Intuition vs. Nuance in Wingman’s Class Design
“Easy to Learn, Hard to Master”
Skill in games is a difficult subject to breach: Some games require low skill to play but don’t do a great job keeping us interested for long, while other games take several hundred games of practice just to perform at a useful level (you can probably name several from each category). The compromise many studios lean towards is the famous idiom “easy to learn, hard to master”, a concept made famous by Atari co-founder Nolan Bushnell and furthered as a design pillar for Blizzard Entertainment. This, at its core, means having a game that you can enjoy the first time, and the hundredth time you play.
But what does this really mean for implementation? What are the specific knobs and handles we have in our control to manipulate how “easy to learn” our game is, or how “hard to master”? Some games focus on variable difficulty settings and PVP matchmaking divisions to ensure that players are both capable of overcoming immediate challenges and also aspiring to perform in more demanding scenarios. But what if you don’t have access to the complexities of a professional matchmaking system? What if your game is purely PVP with no difficulty settings? Can you still achieve Bushnell’s dichotomy? The Wingman team didn’t have much of a choice.
Wingman was initially slated as a 6-month project focused on 2 vs. 2 PVP combat. Given that our options for on-boarding were fairly limited (we hadn’t yet brought on our AI dev), we opted to pursue the familiar goal of being “easy to learn, hard to master” (perhaps with a little more emphasis on “easy to learn”). But we didn’t have a clear idea of what this meant for our game; we had never played it competitively and the prototype looked like a poorly polished Mario Party minigame:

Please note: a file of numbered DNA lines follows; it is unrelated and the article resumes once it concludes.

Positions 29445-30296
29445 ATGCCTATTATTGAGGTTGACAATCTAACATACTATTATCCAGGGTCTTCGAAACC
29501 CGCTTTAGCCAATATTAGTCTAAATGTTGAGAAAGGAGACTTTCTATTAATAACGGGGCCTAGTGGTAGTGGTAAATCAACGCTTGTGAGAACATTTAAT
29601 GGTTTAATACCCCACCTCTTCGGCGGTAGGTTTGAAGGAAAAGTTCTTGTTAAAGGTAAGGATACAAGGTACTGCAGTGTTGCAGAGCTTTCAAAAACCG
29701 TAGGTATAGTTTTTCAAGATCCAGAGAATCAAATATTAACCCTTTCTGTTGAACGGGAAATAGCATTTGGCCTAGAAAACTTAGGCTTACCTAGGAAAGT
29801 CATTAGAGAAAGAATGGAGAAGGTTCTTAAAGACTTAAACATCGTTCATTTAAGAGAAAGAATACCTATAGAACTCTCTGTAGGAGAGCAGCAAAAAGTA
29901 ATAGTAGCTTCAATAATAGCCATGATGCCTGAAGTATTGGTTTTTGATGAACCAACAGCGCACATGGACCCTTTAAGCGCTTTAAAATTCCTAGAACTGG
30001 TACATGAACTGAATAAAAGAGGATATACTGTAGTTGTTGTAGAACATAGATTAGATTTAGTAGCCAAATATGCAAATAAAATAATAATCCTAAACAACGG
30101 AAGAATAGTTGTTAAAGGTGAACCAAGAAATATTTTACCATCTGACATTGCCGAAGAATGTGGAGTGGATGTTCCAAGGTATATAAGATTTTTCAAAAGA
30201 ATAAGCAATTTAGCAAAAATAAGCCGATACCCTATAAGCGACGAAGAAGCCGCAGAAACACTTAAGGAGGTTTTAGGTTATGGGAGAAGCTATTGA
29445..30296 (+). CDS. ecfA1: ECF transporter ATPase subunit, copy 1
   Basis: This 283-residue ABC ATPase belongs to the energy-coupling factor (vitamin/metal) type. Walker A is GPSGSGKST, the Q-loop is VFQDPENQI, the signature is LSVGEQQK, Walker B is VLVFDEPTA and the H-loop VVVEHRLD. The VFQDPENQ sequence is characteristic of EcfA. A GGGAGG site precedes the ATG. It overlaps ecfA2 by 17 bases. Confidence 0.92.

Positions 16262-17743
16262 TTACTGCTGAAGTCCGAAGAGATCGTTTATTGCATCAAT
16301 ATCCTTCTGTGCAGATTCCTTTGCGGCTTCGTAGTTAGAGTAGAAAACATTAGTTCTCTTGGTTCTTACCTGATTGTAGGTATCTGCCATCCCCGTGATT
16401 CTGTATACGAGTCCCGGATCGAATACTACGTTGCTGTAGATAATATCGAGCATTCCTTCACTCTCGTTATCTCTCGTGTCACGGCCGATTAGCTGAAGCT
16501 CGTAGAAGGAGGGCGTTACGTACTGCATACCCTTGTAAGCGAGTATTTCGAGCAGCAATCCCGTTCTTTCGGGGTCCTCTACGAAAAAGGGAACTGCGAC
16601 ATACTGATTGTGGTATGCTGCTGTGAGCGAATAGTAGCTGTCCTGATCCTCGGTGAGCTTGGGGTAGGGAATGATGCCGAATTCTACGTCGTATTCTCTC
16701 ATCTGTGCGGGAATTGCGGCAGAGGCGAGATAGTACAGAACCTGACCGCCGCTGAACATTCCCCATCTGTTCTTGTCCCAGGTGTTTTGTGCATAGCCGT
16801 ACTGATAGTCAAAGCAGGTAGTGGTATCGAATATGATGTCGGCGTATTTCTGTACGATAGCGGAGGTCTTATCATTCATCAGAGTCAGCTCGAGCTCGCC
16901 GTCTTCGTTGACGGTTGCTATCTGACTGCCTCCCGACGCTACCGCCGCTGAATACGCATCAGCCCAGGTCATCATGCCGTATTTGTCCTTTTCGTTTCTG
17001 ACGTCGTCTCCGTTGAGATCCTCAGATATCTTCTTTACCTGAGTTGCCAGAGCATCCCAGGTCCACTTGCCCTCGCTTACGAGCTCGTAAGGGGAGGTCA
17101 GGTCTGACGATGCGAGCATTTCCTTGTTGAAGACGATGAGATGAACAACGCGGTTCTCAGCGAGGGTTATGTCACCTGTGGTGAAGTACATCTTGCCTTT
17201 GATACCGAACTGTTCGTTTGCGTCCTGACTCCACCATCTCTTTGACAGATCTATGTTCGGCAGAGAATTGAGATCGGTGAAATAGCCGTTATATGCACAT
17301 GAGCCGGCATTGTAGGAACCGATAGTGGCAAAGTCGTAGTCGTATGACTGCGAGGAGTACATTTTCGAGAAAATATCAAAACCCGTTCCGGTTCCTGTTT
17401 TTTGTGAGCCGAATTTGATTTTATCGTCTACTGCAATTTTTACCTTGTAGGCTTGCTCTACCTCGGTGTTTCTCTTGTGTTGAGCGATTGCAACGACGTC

Sure it was fun to play and it did give us some insights into what it might take to achieve our goal, but until we dove deeper and began to prototype different class combinations, we’d be writing our design spec blindly. So instead we adopted the adaptive “figure it out as you go” attitude, and began the process of efficient prototyping. Surely enough, we quickly had our list of success criteria.
1. Understand Binary Mechanics
The concept of a binary combat mechanic is simple: you have an action you can perform where success happens fully or not at all. An easy example is a one-hit knockout mechanic that is incredibly effective – but only if you actually land the hit.
Many would argue that this type of gameplay is less skillful, as it rewards certain infrequent decisions rather than overall performance. If done at exactly the right time, a poor player can catch a skilled player by surprise and win the match due to a single lucky move. But if you consider the way most modern athletics work, this is all too normal. In fact, there is often a pattern:
- Points can be scored by performing known, binary actions (kicking a ball into a goal zone, for example).
- Coaches and Captains make high-level strategic decisions that directly correlate to a team’s likelihood of scoring points
- Players make micro-level decisions that amplify or reduce the impact of coaching decisions